Maya Weinstein, a third-year law student and member of the Campus Safety Commission, said that she thinks some people have this concern because of Swecker's conclusions.
"I think the reason for thinking that it’s biased toward the police is that he came down in favor of the police in all his evaluations, so I totally get that," Weinstein said. "And it’s just hard to say when you have students who were there who have publicly said, 'I saw this happen, I experienced this happening,' and he’s saying that he’s finding something else."
Interim Chancellor Kevin Guskiewicz released this report to the University community on Tuesday, citing a "series of disturbing public safety incidents" and his promise to learn from the events. The report details what happened during each of the events and what recommendations the police should take from them.
Sept. 8 - Silent Sam rally
On Sept. 8, 2018, a group of Confederates organized a protest and were met with opposition from counter-protesters. Arrests were made, but the report concluded that "minimal to no" follow-up investigation was conducted to support the arrests.
The report attributed several cases being dismissed, reduced or deferred to community service to the lack of sufficient investigation following the Sept. 8 arrests.
The report also concluded that an officer's testimony regarding the Sept. 8 event was false. Swecker said the lack of investigation was a "significant factor" in the inaccurate testimony from the officer who was "honestly mistaken."
Dec. 3 - On-campus Silent Sam building protest
On Dec. 3, people congregated on Franklin Street to protest the University's proposal to house Silent Sam on campus in a building that would cost $5.3 million as well as $800,000 annually. One student was charged on the day of the protest, and another was arrested and charged the next day.
Regarding the Dec. 3 protest-related arrests, the report said there was sufficient basis for an arrest of a student on the day of the event, but concluded that an officer did not file a report about the civil disturbance.
"No such report was ever prepared after the December 3, 2018 or the September 8, 2019 events," the report said. "This failure was a missed opportunity to incorporate lessons learned into future event planning."
Among the recommendations made regarding Sept. 8 and Dec. 3 events were additional cameras being installed in McCorkle Place to cover additional blind spots, Incident Action Plans for special events detailing the protocols for ordering an arrest and more.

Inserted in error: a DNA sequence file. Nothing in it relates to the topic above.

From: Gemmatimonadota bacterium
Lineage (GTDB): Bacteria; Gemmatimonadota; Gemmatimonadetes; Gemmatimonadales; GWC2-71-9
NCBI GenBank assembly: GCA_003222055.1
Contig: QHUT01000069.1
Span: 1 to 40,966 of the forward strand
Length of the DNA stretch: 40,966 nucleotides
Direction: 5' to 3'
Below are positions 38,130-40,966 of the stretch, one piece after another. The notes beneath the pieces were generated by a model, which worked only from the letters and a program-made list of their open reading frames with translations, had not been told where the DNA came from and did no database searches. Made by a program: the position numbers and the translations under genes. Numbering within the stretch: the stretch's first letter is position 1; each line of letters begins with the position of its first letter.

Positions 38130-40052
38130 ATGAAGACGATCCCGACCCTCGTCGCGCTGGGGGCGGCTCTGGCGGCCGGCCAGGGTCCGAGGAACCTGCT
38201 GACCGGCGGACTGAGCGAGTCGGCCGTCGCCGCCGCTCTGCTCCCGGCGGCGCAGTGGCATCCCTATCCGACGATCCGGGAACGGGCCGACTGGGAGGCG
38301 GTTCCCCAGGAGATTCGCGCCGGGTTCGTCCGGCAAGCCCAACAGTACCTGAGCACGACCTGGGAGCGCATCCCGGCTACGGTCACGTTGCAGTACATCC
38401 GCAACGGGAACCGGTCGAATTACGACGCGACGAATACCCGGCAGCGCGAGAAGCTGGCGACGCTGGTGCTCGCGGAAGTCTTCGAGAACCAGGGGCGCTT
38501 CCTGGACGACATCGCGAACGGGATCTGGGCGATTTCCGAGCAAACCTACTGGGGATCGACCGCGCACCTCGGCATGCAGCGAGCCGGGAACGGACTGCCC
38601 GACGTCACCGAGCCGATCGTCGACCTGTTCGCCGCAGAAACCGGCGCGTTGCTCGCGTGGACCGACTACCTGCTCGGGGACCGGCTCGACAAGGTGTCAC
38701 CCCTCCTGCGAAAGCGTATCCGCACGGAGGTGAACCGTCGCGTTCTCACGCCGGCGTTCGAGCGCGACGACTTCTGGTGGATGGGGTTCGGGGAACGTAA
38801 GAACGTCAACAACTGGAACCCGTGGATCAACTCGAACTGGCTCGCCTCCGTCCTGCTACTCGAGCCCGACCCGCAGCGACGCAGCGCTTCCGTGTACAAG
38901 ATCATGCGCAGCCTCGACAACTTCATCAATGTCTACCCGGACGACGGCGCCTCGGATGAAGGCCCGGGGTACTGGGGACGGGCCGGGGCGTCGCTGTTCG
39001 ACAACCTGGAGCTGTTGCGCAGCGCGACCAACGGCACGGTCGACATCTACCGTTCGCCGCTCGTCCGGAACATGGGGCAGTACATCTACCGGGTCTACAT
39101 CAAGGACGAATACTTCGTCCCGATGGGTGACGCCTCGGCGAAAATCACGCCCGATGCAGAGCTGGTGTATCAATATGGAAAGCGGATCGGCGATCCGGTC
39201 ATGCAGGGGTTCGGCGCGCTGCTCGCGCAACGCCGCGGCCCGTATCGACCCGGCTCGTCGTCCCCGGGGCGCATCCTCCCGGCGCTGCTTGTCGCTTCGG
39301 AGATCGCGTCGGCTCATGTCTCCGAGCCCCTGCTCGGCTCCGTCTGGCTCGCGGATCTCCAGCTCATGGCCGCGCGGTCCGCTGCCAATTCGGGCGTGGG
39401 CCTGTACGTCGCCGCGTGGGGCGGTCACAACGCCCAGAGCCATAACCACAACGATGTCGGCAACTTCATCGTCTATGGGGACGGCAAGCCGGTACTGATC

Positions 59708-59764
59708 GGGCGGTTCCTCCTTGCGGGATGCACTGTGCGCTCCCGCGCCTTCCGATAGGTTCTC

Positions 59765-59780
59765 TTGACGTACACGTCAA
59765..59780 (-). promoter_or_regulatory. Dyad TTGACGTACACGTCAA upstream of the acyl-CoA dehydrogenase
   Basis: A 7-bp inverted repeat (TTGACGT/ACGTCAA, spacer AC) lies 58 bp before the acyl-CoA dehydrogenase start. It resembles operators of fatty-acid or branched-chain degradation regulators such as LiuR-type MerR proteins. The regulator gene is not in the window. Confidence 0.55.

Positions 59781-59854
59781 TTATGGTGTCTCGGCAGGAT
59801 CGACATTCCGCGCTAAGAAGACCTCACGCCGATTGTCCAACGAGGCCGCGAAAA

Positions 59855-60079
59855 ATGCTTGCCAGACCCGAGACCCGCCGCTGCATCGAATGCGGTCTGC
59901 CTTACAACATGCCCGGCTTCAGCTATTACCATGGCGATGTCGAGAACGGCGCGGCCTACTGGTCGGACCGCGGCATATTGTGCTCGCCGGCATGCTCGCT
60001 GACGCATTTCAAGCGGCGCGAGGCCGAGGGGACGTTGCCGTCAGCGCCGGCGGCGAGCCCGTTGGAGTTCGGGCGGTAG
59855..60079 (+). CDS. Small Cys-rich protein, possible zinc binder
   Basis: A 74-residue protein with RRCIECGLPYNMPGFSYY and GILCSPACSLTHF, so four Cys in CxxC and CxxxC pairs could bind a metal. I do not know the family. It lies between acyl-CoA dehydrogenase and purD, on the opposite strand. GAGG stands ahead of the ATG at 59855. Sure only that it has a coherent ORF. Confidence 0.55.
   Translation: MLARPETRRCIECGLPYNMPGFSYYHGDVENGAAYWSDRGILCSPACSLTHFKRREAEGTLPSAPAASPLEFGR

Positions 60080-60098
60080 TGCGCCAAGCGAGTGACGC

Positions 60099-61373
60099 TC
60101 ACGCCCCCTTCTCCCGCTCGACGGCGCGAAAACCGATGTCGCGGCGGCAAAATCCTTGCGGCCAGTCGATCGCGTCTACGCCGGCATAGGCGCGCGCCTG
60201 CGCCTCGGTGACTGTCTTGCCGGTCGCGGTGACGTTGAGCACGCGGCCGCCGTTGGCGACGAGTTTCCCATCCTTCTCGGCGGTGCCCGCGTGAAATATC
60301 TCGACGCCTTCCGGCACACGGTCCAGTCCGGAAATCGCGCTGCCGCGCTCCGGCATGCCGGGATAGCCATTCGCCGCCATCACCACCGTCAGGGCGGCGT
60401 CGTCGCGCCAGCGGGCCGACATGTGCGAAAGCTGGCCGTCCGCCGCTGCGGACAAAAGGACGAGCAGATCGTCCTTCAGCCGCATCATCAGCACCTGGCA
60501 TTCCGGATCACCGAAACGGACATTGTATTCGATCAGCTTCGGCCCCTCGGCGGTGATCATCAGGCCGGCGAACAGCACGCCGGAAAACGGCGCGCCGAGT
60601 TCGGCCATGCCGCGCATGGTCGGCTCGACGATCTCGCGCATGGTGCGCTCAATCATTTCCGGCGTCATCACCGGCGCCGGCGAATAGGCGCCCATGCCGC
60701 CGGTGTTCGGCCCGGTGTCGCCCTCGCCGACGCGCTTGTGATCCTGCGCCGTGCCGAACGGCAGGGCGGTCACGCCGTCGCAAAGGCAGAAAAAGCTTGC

March 31 - Unsung Founders Memorial vandalism
The March 31 event referred to the defacement of the Unsung Founders Memorial by Nancy McCorkle and Ryan Barnett, who have since been found guilty of injury to real property and larceny. The report said that the "young UNC-CH PD officer happened across" the vandalism and did not conduct a field investigation or notice it at the time — and therefore did not arrest McCorkle and Barnett. Later, the officer conducted a follow-up investigation that resulted in their arrest.
The report denies the allegations that the officer was sympathetic to those who defaced the memorial to enslaved people.
"Had the officer had other motivations, the officer would never have conducted such a timely and thorough investigation to solve the case," the report said.
The report recommended that police conduct additional training on the need to treat incidents involving historical monuments, artifacts or artworks in sensitive areas with "a sense of urgency and priority."
March 16 - Armed people on campus
Finally, the report brought up the March 16 event where officers did not arrest people, including convicted felon Lance Spivey, who brought guns to campus. The report concluded that after officers approached the individuals, the officers were instructed by command staff to "hold off" on arrests.
The report said there was a consensus among officers on duty that Spivey should have been arrested when he set foot on campus while armed.
"This review determined that there was confusion only at the command level as to the application of the campus firearms statute to armed individuals walking on interior campus areas," the report said.
One recommendation from this section of the report was a clear, documented policy of immediate arrest of armed intruders on UNC's interior campus.
Chief of Police David L. Perry said in a statement that UNC Police has already made progress in addressing the recommendations in the report .
"Our work to restore and enhance trust with the community is just beginning, and we understand it will take time," he said in the statement.
The report found no evidence of officers having "improper" motivations but said there were "breakdowns in police procedures and practices the actions or inactions of law enforcement" during the course of the four events reviewed.
Weinstein said she felt this conclusion contained value judgments, when it is difficult to conclude someone's personal affiliations. Though Weinstein said she understands why it may have been important for the University to address these concerns, she was not sure how Swecker came to this conclusion.
"I’m not really sure if you can say conclusively, ‘These officers disagree with the values of white supremacy,’ and things like that," she said. "So that was a surprise to me and did feel like it was toeing the line of objectivity a little more."